Project 2012: Unspoken Speech Detection Using a Brain-Computer Interface

 

 

 

 

 

Hypothesis:

 It is hypothesized that the letters of the alphabet can be accurately classified using non-invasive EEG by a combination of signal enhancement, feature extraction and post-processing algorithms and the use of a novel classification method.  Letters within words imagined by the user as a series of musical notes at a specific cadence will be detected more accurately and more quickly than by the current non-invasive EEG P-300 speller technique.

 

Purpose:

·        To enable unspoken communication through a non-invasive EEG device.

·        Use musical patterns and cadence associated with each letter of the alphabet in order to speed up recognition vs. the traditional P300 Speller system.

·        A quicker speller system would enable locked-in patients (non-mobile people such as Dr. Stephen Hawking) the ability to communicate more thoroughly.

 

Procedure: 

·      Electrodes are attached to the heads of subjects at locations Fz, Cz, Pz, Oz, P3, P4 using the International 10-20 System.

·      Training Phase:  Subjects listen to a sound file containing 3 notes and one space during a 2 second period.  Each of these patterns is specific to a letter (A, F, T, E, R).  For the 2 seconds immediately after this, they “think” of the same pattern.  Their brainwaves are recorded. Subjects are encouraged to think of the tones in the same cadence and pattern with which they are heard.  Note that each subject is given two dry runs where the process occurs, but no readings are taken.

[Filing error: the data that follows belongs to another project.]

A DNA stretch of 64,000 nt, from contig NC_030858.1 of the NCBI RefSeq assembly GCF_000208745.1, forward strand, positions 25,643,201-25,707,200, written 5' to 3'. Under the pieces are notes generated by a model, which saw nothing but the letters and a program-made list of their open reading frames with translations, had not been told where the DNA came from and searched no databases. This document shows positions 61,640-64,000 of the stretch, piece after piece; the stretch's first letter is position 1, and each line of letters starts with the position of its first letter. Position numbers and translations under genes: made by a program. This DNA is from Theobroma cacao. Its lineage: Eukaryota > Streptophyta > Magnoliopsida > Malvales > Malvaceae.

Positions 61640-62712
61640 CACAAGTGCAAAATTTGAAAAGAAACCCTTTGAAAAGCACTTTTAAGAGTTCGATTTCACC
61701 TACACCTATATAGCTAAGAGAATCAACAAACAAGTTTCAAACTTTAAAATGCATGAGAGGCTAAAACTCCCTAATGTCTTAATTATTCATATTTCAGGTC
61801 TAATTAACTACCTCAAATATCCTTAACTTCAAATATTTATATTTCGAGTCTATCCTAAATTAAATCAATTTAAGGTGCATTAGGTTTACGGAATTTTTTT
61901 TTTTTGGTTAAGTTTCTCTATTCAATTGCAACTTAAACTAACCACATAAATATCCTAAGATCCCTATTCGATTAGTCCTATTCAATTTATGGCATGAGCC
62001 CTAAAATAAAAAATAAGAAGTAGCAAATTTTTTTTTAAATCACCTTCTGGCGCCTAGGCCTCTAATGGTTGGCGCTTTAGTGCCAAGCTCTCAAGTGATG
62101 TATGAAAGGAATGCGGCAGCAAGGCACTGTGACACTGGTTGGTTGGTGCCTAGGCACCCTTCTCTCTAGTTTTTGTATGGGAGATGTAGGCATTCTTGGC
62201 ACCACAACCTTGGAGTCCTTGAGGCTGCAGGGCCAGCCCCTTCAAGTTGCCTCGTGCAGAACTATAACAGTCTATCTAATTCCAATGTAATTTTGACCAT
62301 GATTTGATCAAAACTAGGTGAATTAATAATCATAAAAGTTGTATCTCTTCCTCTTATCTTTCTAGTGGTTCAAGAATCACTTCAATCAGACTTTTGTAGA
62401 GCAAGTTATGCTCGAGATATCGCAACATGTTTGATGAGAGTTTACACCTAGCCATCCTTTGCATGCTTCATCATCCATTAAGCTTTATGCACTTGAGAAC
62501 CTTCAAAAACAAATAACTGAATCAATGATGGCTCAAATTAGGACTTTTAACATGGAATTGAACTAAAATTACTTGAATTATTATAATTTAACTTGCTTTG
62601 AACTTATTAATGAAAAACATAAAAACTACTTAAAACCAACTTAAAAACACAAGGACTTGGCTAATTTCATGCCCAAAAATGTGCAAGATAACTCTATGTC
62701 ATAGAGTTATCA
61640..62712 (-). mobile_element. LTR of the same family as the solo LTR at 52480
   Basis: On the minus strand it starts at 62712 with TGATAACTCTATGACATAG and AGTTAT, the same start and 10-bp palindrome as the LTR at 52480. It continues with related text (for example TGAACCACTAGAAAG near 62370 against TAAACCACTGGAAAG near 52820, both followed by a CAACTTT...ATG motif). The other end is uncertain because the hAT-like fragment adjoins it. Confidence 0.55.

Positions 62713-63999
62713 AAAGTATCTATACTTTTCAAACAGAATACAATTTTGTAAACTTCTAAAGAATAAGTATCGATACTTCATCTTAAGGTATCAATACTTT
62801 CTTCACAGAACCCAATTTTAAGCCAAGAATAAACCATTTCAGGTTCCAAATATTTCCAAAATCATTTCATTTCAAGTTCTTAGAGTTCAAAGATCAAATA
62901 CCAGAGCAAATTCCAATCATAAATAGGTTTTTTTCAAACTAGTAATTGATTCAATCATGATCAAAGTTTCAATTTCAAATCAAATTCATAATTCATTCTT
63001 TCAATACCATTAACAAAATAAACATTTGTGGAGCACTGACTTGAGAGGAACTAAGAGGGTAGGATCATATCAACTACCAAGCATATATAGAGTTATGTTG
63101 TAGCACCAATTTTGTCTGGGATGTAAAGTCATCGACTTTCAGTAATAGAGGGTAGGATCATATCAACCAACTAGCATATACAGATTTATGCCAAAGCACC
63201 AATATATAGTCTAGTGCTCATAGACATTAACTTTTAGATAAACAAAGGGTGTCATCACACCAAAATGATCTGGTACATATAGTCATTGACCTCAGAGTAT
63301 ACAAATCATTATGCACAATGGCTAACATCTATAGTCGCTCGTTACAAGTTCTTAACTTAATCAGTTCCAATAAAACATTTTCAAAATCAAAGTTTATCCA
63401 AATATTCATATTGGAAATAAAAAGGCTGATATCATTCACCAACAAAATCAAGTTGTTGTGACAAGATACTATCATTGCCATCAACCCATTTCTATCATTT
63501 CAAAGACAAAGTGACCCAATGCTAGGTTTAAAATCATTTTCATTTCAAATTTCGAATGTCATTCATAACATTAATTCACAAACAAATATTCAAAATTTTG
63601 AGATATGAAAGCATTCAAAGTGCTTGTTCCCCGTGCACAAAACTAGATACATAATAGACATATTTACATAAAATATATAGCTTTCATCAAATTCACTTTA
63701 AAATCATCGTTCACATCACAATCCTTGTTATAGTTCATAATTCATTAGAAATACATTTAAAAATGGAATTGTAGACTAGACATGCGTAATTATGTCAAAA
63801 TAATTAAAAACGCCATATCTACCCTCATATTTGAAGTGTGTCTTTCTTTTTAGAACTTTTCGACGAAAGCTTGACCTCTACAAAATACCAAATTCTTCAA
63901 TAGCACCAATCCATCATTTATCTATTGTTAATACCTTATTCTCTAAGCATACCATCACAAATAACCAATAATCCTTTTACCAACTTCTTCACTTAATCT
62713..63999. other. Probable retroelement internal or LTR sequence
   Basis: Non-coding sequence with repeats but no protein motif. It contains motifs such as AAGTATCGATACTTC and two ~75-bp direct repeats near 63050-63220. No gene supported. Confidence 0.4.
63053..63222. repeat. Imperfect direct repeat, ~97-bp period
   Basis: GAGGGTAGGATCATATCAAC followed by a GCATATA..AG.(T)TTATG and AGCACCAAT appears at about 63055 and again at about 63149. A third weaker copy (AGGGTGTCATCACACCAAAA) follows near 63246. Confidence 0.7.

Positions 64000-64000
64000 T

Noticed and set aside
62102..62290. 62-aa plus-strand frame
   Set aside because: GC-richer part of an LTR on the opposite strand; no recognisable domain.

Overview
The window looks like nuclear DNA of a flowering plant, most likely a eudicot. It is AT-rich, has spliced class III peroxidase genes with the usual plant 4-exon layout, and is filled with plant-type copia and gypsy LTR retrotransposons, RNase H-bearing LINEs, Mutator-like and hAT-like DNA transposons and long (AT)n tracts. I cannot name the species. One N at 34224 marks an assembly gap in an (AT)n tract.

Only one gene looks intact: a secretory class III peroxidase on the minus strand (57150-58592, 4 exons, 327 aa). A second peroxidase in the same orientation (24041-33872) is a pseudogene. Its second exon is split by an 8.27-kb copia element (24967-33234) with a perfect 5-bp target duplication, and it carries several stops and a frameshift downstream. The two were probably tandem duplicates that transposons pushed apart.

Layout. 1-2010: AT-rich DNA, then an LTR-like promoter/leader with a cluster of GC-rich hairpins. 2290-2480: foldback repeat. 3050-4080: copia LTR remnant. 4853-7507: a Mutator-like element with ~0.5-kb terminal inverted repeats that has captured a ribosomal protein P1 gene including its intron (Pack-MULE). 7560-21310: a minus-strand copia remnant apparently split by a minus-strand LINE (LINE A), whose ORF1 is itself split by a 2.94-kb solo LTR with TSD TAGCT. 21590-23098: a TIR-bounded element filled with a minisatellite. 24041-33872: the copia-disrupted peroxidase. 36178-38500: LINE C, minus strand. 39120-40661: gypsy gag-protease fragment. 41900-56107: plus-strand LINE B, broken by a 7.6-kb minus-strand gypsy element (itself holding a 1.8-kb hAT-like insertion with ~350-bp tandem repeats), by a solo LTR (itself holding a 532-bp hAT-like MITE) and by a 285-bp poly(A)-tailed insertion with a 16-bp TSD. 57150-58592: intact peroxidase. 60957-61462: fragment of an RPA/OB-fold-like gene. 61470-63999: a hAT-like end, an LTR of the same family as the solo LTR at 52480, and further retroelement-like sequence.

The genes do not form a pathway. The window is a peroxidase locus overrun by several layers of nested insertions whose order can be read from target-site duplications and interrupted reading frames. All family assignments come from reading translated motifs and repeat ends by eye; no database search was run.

·      After the first session, the subjects take a break.  During this time, their brain recordings are trained using an LDA Classifier and a Bayes Algorithm.

·      Real-time Phase:  During a second session, the subjects are presented with a series of tones, each set representing on letter in the work “AFTER.”  They are played the correct tones for before each letter and system classifies it in real time.  If it is classified correctly, the tones for the next letter are presented.  If not, the subject repeats the last letter.

·        The process continues until all 5 letters in the word AFTER are correctly identified in the correct order.  The time taken is recorded.